Rigging a Traditional Bedouin Tent in the Abu Dhabi Dessert
The bedouin tent – or stretch tent, as it’s called in certain parts of the world – is equally associated with sold-out festivals, Pinterest-worthy weddings, and trendy pop-up restaurants (see our image gallery).
Surprisingly, the bedouin tent has humble beginnings…
When history repeats itself
Inspired by the tents of nomadic Arabian tribes, the modern-day version shares an uncanny resemblance (in aesthetic and application) to its 19th Century ancestor.
While new-age bedouin tents are made from revolutionary high-tech material that’s both stretchable and watertight, traditional bedouin tents are made from organic materials that had to be dual-purpose to adapt to the desert climate: Temperature-regulating and waterproof. Made from either black goat or camel hair, the dark fibers attract the sun’s heat to keep the tent cool during the day and warm during the night. When it rains, the fibers swell to block out water and create a waterproof seal.
As a bedouin (or stretch) tent manufacturer that has played an integral part in shaping the industry, we believe it’s important to honour and truly understand the heritage of the first generation bedouin tent. And what better way than to go to the source.
Pitching a traditional bedouin tent… in the Arabian desert
We were busy planning a trip to the UK when we received an invitation from a potential client in Abu Dhabi. We figured a pit stop en-route was in order. We couldn’t resist the opportunity when asked if we’d like to observe the rigging of one of their ancient bedouin tents. In the heart of bedouin country, that’s exactly what we did.
We arrived at the camp deep in the desert where day-time temperatures peak at around 46°C, so getting an early start – at 7am when it’s a cool 32°C – was crucial.
Arabian for “house of hair”, the Buryuut Haja has not changed much over the years, with the exception of the framework now made up of interlocking metal poling which is covered with a beautiful woven cloth.
The membrane, however, is still made from black goat’s hair.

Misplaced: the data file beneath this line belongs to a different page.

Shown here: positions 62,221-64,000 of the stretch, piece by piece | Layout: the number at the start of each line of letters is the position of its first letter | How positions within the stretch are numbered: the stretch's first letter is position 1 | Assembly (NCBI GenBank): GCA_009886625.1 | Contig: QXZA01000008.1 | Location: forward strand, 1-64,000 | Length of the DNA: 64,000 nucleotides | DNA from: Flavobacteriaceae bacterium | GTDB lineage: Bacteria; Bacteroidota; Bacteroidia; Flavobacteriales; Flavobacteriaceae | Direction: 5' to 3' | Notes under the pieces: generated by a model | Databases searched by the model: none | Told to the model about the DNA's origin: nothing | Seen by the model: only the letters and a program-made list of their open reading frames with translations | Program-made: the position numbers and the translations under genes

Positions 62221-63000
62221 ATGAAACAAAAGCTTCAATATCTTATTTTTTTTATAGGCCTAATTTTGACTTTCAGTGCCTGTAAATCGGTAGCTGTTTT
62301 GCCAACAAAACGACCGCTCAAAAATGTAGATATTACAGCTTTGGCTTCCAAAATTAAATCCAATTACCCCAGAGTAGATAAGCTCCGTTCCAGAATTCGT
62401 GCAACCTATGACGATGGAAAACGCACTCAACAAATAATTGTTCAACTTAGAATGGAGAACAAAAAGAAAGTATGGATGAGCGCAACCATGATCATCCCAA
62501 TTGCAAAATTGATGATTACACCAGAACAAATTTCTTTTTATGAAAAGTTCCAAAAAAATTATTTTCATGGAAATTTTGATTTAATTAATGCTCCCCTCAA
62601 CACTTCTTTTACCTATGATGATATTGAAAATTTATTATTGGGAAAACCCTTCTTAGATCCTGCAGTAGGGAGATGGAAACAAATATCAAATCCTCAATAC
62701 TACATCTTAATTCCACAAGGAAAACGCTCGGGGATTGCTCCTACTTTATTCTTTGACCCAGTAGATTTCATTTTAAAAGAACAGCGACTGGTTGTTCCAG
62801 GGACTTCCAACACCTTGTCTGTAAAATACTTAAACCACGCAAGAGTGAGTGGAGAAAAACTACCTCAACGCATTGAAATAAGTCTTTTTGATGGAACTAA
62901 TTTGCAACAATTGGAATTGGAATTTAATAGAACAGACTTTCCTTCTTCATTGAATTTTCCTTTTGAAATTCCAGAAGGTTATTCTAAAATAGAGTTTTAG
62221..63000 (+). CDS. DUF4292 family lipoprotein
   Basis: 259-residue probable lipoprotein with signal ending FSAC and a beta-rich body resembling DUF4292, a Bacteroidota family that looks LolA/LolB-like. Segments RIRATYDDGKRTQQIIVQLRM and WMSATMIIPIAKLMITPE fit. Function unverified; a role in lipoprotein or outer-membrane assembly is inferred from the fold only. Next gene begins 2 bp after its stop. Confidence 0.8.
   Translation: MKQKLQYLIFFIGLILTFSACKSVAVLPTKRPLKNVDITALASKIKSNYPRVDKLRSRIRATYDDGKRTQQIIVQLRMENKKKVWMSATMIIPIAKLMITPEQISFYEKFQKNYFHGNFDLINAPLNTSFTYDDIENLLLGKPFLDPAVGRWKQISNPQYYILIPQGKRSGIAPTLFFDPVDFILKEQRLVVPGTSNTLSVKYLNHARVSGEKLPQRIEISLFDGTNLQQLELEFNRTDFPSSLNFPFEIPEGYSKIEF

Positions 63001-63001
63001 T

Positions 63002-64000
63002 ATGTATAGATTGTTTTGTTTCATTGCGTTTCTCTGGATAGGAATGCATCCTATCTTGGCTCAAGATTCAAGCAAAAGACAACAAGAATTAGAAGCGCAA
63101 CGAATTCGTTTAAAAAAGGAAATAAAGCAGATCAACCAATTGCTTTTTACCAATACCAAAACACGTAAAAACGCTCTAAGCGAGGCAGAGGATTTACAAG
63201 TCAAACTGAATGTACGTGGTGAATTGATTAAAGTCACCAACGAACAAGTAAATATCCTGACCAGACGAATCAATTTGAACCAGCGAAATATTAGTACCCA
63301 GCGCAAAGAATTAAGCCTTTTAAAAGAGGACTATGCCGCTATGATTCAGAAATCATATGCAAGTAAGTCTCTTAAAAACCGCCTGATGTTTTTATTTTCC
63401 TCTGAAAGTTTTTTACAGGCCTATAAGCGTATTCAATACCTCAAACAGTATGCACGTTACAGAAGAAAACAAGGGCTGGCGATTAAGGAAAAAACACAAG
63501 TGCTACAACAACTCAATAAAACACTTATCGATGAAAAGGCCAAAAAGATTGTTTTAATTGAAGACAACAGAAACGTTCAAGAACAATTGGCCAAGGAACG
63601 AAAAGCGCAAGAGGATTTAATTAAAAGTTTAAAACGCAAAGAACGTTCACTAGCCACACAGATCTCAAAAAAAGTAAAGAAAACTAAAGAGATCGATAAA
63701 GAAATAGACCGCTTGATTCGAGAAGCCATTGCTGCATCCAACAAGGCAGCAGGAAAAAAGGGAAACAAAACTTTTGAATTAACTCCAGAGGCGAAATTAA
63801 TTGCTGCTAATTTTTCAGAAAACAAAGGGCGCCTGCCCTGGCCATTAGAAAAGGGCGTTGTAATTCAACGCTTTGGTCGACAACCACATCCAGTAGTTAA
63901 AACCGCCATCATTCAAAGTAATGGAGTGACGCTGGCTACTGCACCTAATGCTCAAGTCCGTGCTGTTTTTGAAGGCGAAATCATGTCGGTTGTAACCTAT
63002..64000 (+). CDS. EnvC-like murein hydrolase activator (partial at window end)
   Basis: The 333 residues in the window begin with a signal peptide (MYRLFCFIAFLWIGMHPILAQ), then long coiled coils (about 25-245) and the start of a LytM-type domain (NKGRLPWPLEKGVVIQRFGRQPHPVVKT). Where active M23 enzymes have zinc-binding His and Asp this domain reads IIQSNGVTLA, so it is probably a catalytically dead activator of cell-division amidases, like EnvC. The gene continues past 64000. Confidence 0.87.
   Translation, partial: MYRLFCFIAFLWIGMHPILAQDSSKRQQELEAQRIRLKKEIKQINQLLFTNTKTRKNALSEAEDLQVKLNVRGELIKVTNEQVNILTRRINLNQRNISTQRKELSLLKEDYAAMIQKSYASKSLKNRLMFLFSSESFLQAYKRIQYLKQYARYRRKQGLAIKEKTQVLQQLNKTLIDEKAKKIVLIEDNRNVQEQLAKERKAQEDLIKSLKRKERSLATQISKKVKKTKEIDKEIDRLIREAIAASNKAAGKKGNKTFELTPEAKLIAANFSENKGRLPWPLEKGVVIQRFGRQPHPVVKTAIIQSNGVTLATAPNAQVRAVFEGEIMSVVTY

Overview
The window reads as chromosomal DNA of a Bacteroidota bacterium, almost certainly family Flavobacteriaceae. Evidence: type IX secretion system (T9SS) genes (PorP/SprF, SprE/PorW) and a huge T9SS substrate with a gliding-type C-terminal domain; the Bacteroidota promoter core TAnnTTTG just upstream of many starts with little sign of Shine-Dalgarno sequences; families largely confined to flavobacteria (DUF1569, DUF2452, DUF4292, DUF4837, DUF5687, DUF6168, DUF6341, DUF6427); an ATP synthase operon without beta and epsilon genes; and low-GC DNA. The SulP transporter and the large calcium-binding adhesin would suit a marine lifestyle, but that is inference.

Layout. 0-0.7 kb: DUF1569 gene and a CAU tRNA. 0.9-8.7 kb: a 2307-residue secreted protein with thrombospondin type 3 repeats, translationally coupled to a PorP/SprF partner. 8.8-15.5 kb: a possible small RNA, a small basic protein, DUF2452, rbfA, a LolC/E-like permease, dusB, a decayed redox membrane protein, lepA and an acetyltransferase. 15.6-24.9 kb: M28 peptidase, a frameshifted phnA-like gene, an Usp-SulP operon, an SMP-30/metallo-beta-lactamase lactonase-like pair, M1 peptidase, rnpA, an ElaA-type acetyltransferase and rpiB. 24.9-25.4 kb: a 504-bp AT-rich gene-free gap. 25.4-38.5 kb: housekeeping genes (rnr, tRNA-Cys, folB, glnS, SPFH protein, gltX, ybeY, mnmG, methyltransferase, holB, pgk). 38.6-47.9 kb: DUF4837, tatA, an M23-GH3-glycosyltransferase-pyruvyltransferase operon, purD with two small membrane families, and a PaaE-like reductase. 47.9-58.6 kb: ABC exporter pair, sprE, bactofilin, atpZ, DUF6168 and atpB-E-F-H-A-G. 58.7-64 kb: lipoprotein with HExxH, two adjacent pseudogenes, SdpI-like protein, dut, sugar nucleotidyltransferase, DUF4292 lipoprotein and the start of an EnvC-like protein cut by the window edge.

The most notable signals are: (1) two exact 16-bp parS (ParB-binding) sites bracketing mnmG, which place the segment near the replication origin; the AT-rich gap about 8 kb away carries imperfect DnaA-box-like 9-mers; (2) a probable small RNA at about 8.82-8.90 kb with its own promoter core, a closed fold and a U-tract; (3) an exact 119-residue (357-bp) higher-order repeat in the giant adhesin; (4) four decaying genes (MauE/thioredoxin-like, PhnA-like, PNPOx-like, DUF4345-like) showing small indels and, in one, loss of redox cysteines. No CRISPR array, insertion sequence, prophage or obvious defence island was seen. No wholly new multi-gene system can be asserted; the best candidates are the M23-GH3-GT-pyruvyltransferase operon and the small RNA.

Pitching the old lady required six riggers to get involved, while only one knew exactly how to put the structure up. Naturally, fervent shouting ensued, but in no time at all the structure began taking shape. See the time lapse below for the full journey.
The Buryuut Haja is supported by ropes that are fixed to the outer edges of the roof that are quite simply draped over the framework. A series of walls are then inserted to complete the structure. Simple yet effective. One could immediately feel it was much cooler underneath the shade of the bedouin.
Once the main guide ropes are in place, a series of walls are then inserted to brace the structure, each with its own set of guide ropes.
Having rigged modern day stretch tents for nearly 20 year it was fascinating to watch this old-world version go up.
Pitching an RHI stretch tent… anywhere
As romantic as it was to help pitch a traditional bedouin tent in the Abu Dhabi desert, we’d choose a high-tech stretch tent any day of the week. This is why.
The membranes and poles of modern stretch tents are super lightweight, making them cost-effective to transport and store.
Albeit lightweight, RHI stretch tents have excellent thermal and acoustic qualities
Setup is quick and easy compared to more traditional tents (like marquees), requiring only one skilled and two unskilled riggers.
Our fabric is coated with dirt repellents and treated with mould and fungal inhibitors, making the tent a breeze to clean.
The fabrics are available in a variety of colours, and they can be branded, too.
Last, but not least, modern stretch tents are modular in nature, allowing you to rig the same tent in various configurations.
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